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Surveying Career

Career Description

Surveyors make exact measurements and determine property boundaries. Provide data relevant to the shape, contour, gravitation, location, elevation, or dimension of land or land features on or near the earth’s surface for engineering, mapmaking, mining, land evaluation, construction, and other purposes.

Common Work Tasks

  • Establish official land, airspace, and water boundaries
  • Write descriptions of land for deeds, leases, and other legal documents; define airspace for airports; and take measurements of construction and mineral sites
  • Provide data about the shape, contour, location, elevation, or dimension of land or land features
  • Measure distances, directions, and angles between points and elevations of points, lines, and contours on, above, and below the Earth’s surface
  • Select known survey reference points and determine the precise location of important features in the survey area using specialized equipment
  • Research legal records, look for evidence of previous boundaries, and analyze data to determine the location of boundary lines
  • Record results, verify the accuracy of data, and prepare plots, maps, and reports
  • Use high-accuracy techniques, including satellite observations, to measure large areas of the earth’s surface

Other Job Titles

Surveyors are also known by other titles, including:

  • Cartographers
  • Geodetic Surveyors
  • Marine Surveyors
  • Geophysical Prospecting Surveyors
  • Hydrographic Surveyors

Education, Training, and Experience

Education and Training
In the past, many people with little formal training started as members of survey crews and worked their way up to become licensed surveyors, but this has become increasingly difficult to do. Now, most surveyors need a bachelor’s degree. A number of universities offer bachelor’s degree programs in surveying, and many community colleges, technical institutes, and vocational schools offer 1-, 2-, and 3-year programs in surveying or surveying technology.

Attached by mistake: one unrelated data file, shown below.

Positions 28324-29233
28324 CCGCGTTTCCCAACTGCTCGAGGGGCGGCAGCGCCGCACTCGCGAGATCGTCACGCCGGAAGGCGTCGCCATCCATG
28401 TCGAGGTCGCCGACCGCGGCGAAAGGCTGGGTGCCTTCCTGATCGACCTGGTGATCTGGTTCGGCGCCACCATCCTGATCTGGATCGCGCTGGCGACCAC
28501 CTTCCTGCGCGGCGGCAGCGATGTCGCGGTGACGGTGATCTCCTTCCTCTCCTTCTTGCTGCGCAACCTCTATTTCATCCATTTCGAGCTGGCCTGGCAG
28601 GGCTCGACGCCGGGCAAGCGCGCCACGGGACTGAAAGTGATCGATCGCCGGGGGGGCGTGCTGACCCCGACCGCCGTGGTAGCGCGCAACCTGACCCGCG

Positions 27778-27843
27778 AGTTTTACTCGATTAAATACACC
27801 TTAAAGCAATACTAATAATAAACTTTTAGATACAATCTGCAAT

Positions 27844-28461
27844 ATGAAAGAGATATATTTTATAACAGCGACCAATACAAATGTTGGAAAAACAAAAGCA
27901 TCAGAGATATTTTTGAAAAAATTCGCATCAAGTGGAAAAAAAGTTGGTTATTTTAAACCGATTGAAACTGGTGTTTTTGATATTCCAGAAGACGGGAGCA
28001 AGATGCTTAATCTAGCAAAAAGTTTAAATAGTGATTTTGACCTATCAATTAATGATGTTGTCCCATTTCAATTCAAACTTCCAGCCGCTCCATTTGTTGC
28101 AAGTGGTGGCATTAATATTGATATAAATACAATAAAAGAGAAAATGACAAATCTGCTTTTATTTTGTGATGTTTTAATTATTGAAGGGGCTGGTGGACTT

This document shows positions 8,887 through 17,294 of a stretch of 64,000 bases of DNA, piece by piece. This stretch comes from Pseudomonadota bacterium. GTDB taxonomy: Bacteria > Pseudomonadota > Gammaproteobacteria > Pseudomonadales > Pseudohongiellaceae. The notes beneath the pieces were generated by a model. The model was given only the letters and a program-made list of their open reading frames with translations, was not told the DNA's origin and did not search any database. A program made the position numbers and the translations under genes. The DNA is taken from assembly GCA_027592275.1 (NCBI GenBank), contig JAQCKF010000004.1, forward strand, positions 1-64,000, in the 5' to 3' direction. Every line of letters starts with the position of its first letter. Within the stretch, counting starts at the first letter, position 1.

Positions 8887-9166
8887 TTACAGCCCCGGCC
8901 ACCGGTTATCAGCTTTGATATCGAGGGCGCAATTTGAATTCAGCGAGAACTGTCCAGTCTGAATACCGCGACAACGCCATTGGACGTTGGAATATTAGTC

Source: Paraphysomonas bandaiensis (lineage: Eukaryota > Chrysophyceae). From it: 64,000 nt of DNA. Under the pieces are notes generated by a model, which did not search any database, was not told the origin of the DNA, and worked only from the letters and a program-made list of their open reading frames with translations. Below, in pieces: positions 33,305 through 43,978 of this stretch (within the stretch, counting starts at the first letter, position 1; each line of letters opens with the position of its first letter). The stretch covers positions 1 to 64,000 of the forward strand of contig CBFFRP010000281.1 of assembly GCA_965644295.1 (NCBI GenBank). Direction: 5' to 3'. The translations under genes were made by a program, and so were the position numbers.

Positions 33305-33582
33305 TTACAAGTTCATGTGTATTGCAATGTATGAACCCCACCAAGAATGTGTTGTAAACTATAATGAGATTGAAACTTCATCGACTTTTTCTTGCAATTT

Certification and Licensure
  All 50 States and all U.S. territories license surveyors. For licensure, most State licensing boards require that individuals pass a written examination given by the National Council of Examiners for Engineering and Surveying (NCEES). Most States also require surveyors to pass a written examination prepared by the State licensing board.

Experience
  Members of a survey party must be in good physical condition because they work outdoors and often carry equipment over difficult terrain. They need good eyesight, coordination, and hearing to communicate verbally and using hand signals. Surveying is a cooperative operation, so good interpersonal skills and the ability to work as part of a team is important. Good office skills also are essential because surveyors must be able to research old deeds and other legal papers and prepare reports that document their work.

Salary

The median annual salary for a Surveyor is $51,000. The top 10 percent earn more than $83,000, and the lowest 10 percent earn less than $28,000. Median earnings in the industries employing the largest number of surveyors are:

  • Architectural, Engineering, and Related Services - $53,740
  • Local Government - $56,060
  • State Government - $63,490
  • Highway, Street, and Bridge Construction - $53,150
  • Nonresidential Building Construction - $51,820

Job Outlook

  • 2006-2016 Employment growth:  24%
  • Number of new jobs created 2006-2016: 14,000
  • Employment 2006 : 60,000
  • Employment 2016:  74,000
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